“Although it is common among Anglicans to speak of the three-legged stool of Scripture, Tradition and Reason, in which each leg is equal, it is far more accurate to speak of Scripture as a garden bed in which reason and tradition are tools used to tend the soil, unlock its nutrients and bring forth the beauty within it.”
What a wonderful picture of the faithful work of opening the Bible, as gardeners rather than coroners! This is the spirit in which Archbishop Miguel and his bishops will ordain clergy—or not.
A wise priest was once quoted as saying “love sees faults as needs.” So when we fault the Anglican Communion Office for publishing a work that exchanges the richness of Biblical reconciliation for more secular principles of conflict resolution apart from the text of the Scriptures, or when the Archbishop of Canterbury turns away from God’s creation ordinance in Genesis 2:21-24 and teaches instead that the “gendered nature of marriage is a temporary value that can indeed change with circumstances,” we can see the need for the IAB in Brazil. Here we have a Church with leaders who are lovingly correcting the teaching of Anglican leaders, at the highest levels of the Anglican Communion, who would remove the richness of that garden bed of the Holy Scriptures for something less. Nothing added, nothing taken away from an open Bible for all. That’s what is at stake in this current Anglican Reformation, including the formation of the IAB.
- We are in the midst of a Revival—where God’s living word changes us from the inside out
In his sermon, Archbishop Miguel proclaimed “For us in the Igrejia Anglicana do Brasil (IAB), the Word is alive and as some say is ‘rhema’! It jumps out of the text and the cold letter and warms by the Spirit reaching our ears and descending into our heart to become living actions.”
This is the heart of revival: where the Church is enlivened and empowered by Word and Spirit (see Acts 2:42-47). As I wrote from Recife two weeks ago, this is exactly what the IAB is experiencing as its leaders (at the highest levels of the Church) take the whole Gospel for the whole person to the neediest and most dangerous places in the country.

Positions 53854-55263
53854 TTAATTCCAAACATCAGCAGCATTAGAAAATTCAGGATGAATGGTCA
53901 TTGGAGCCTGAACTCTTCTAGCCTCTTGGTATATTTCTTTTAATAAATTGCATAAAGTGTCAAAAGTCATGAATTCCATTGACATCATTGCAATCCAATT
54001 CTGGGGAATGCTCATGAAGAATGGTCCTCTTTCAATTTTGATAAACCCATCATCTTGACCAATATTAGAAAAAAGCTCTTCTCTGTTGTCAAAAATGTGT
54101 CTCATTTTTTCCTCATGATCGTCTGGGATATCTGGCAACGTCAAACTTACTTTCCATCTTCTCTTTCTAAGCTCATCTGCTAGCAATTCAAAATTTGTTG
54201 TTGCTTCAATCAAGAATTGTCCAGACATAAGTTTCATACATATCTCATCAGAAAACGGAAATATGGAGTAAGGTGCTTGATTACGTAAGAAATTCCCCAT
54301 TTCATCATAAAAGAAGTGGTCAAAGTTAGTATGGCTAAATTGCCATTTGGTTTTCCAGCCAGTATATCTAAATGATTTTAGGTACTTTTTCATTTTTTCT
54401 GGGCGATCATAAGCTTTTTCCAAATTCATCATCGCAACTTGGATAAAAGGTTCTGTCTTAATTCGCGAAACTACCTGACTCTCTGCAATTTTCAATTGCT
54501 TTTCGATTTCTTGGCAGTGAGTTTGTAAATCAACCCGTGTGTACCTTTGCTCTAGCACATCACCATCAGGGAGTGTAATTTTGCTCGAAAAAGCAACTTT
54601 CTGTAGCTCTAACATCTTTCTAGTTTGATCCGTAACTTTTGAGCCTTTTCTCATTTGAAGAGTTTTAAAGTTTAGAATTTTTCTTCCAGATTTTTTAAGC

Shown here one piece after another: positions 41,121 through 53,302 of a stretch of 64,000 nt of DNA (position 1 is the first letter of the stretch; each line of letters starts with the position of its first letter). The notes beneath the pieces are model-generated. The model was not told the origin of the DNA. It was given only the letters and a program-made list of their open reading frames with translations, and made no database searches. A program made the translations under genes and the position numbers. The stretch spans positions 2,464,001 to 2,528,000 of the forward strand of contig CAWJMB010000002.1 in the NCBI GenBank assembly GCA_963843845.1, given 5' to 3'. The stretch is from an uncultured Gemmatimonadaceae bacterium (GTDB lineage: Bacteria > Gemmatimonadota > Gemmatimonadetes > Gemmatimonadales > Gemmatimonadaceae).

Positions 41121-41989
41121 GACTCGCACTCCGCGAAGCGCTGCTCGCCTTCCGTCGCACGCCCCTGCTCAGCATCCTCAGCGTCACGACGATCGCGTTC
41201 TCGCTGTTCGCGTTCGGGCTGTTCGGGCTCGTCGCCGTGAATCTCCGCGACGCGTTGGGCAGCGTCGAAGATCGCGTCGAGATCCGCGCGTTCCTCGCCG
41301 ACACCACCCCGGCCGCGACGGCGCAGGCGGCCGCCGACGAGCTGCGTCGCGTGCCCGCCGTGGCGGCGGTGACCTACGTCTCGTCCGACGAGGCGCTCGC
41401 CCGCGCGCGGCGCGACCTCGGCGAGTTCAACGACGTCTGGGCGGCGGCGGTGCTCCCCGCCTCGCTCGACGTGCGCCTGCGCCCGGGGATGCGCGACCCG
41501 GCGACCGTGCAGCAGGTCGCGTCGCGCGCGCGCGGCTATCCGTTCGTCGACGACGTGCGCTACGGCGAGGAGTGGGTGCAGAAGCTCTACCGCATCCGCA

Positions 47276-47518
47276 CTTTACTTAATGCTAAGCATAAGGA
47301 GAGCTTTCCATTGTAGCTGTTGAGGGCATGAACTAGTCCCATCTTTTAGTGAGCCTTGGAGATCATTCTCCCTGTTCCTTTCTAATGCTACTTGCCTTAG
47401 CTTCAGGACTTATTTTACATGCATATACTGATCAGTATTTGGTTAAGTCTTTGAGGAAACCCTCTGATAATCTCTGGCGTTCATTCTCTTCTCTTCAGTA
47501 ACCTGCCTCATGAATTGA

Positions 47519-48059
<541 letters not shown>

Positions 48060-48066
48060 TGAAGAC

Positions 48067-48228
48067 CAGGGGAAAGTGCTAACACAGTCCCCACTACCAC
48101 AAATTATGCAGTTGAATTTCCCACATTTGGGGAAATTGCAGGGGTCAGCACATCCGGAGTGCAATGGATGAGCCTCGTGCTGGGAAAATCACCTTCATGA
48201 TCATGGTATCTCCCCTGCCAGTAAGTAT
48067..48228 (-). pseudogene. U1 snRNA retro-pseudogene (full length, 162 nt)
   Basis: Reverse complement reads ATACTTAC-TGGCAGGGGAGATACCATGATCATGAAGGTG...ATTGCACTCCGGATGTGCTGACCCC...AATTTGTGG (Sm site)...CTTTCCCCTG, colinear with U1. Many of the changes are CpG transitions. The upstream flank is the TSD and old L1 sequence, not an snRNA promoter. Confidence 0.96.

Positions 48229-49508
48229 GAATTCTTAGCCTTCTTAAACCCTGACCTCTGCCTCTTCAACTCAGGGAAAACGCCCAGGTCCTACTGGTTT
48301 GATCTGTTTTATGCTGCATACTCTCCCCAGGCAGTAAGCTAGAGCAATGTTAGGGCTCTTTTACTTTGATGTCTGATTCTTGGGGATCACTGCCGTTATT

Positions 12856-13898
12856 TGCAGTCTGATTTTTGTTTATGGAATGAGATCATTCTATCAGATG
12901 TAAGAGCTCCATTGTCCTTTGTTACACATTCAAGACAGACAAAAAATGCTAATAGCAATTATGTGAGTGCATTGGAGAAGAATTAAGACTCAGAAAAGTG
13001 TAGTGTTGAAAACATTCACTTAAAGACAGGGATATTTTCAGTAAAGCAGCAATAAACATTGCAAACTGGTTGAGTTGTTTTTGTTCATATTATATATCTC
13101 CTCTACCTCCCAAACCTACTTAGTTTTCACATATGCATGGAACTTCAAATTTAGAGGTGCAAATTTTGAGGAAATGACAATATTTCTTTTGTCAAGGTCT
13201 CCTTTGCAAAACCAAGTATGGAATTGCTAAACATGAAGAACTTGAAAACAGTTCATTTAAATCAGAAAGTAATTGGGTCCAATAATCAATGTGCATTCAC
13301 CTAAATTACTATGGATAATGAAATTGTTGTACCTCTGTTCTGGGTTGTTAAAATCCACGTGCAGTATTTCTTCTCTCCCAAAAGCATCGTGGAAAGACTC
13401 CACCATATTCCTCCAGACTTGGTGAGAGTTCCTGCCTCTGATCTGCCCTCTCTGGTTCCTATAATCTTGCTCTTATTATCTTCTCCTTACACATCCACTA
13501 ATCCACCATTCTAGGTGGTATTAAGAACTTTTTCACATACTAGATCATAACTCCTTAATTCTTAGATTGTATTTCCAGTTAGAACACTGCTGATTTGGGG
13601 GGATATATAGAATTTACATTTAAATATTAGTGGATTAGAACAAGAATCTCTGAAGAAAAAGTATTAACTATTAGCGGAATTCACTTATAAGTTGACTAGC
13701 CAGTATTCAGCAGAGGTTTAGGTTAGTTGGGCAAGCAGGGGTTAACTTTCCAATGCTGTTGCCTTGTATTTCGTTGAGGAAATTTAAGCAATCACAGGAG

You can get a sense of the outpouring of the Holy Spirit and see the joy of the revival in the IAB here. But genuine revival goes deeper than deeply moving spiritual experiences. Bishop Bill Atwood has been working with the Church in Recife for some time and has written an outstanding account of the way this church has transformed the communities it serves through Word, Spirit and Deed:
“The witness and ministry of Anglicans in Recife is amazing. In fact, it may be the most robust ministry of any Anglican Diocese in the world. From care for single mothers, and after school training, to one-on-one evangelism and discipleship activities involving huge numbers, there has been a historic commitment to manifest and extend the Kingdom of God into the lives of more and more people.
“An evangelistically modified Cursillo provides a platform for thousands of people to come to lively personal faith in Christ, and home cell groups incorporate them into the church’s life. Several times a year, 150 unchurched married couples gather at a hotel for a course on marriage put on by these Anglicans. A course that provides a pipeline for many of those couples to come into the worshipping Body of Christ where they will be transformed by Christ, discipled, and deployed in one capacity of ministry or mission…
“Block by block, slums are “invaded” by prayers and people who turn dangerous areas of poverty into oases of the Kingdom of God. Job training programs abound, and many transformed people go back into the workforce as marketplace ministers.”
While in Recife I also heard from Archbishop Foley Beach and Bishop Stewart Ruch (Anglican Church in North America (ACNA) Upper Midwest) how Archbishop Miguel invited each of them to assist him in doing confirmations. At one service there were 150 and at another almost 200 confirmed, most of them new believers! In fact, as Archbishop Foley recounted, one was a 97-year-old woman who had just come to faith in Christ!
Revival is the whole Gospel for the whole person, working itself out in personal and community transformation through the power of the Holy Spirit. And all of this is happening in the IAB despite the confiscation of their property and assets, the tragic murder of Bishop Robinson Cavalcanti and his wife, Mirian, and the hospitalization of Archbishop Miguel’s wife Valeria for over a year now due to a serious illness. Like a page from the Acts of the Apostles, the Church continues to expand its impact on persons and communities despite the challenges.
A week after I returned from Recife, I received a warm note of thanks (along with other ACNA leaders) from Archbishop Miguel for being with the people of the IAB at his Investiture. He added this wonderful PS: “Since you leave we have had a new church planted…”